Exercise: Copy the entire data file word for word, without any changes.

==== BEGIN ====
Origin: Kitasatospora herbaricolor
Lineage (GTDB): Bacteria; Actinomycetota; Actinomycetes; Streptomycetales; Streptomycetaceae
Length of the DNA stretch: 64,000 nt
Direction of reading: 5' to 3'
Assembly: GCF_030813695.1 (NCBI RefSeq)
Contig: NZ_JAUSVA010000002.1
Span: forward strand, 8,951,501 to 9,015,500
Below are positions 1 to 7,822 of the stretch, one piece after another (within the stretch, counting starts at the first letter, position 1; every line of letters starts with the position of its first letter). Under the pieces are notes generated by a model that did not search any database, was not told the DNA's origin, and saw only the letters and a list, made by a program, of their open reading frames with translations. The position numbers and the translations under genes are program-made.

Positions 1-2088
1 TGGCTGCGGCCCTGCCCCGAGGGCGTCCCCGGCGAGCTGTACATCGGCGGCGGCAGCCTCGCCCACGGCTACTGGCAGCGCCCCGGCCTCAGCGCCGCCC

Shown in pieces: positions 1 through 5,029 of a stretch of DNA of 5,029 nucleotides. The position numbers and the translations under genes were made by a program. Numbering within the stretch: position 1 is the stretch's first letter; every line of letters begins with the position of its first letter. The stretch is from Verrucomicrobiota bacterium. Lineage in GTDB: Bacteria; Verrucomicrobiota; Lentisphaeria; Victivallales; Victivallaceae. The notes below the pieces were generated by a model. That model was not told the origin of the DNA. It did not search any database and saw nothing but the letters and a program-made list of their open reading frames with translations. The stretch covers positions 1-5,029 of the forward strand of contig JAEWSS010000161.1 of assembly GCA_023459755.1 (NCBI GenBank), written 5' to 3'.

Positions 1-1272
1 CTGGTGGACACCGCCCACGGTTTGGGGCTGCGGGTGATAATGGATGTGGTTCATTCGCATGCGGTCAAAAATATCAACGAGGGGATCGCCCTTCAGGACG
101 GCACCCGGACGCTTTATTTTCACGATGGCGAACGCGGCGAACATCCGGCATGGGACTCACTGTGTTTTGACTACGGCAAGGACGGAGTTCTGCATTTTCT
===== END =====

Origin: Kitasatospora herbaricolor
Lineage (GTDB): Bacteria; Actinomycetota; Actinomycetes; Streptomycetales; Streptomycetaceae
Length of the DNA stretch: 64,000 nt
Direction of reading: 5' to 3'
Assembly: GCF_030813695.1 (NCBI RefSeq)
Contig: NZ_JAUSVA010000002.1
Span: forward strand, 8,951,501 to 9,015,500
Below are positions 1 to 7,822 of the stretch, one piece after another (within the stretch, counting starts at the first letter, position 1; every line of letters starts with the position of its first letter). Under the pieces are notes generated by a model that did not search any database, was not told the DNA's origin, and saw only the letters and a list, made by a program, of their open reading frames with translations. The position numbers and the translations under genes are program-made.

Positions 1-2088
1 TGGCTGCGGCCCTGCCCCGAGGGCGTCCCCGGCGAGCTGTACATCGGCGGCGGCAGCCTCGCCCACGGCTACTGGCAGCGCCCCGGCCTCAGCGCCGCCC

Shown in pieces: positions 1 through 5,029 of a stretch of DNA of 5,029 nucleotides. The position numbers and the translations under genes were made by a program. Numbering within the stretch: position 1 is the stretch's first letter; every line of letters begins with the position of its first letter. The stretch is from Verrucomicrobiota bacterium. Lineage in GTDB: Bacteria; Verrucomicrobiota; Lentisphaeria; Victivallales; Victivallaceae. The notes below the pieces were generated by a model. That model was not told the origin of the DNA. It did not search any database and saw nothing but the letters and a program-made list of their open reading frames with translations. The stretch covers positions 1-5,029 of the forward strand of contig JAEWSS010000161.1 of assembly GCA_023459755.1 (NCBI GenBank), written 5' to 3'.

Positions 1-1272
1 CTGGTGGACACCGCCCACGGTTTGGGGCTGCGGGTGATAATGGATGTGGTTCATTCGCATGCGGTCAAAAATATCAACGAGGGGATCGCCCTTCAGGACG
101 GCACCCGGACGCTTTATTTTCACGATGGCGAACGCGGCGAACATCCGGCATGGGACTCACTGTGTTTTGACTACGGCAAGGACGGAGTTCTGCATTTTCT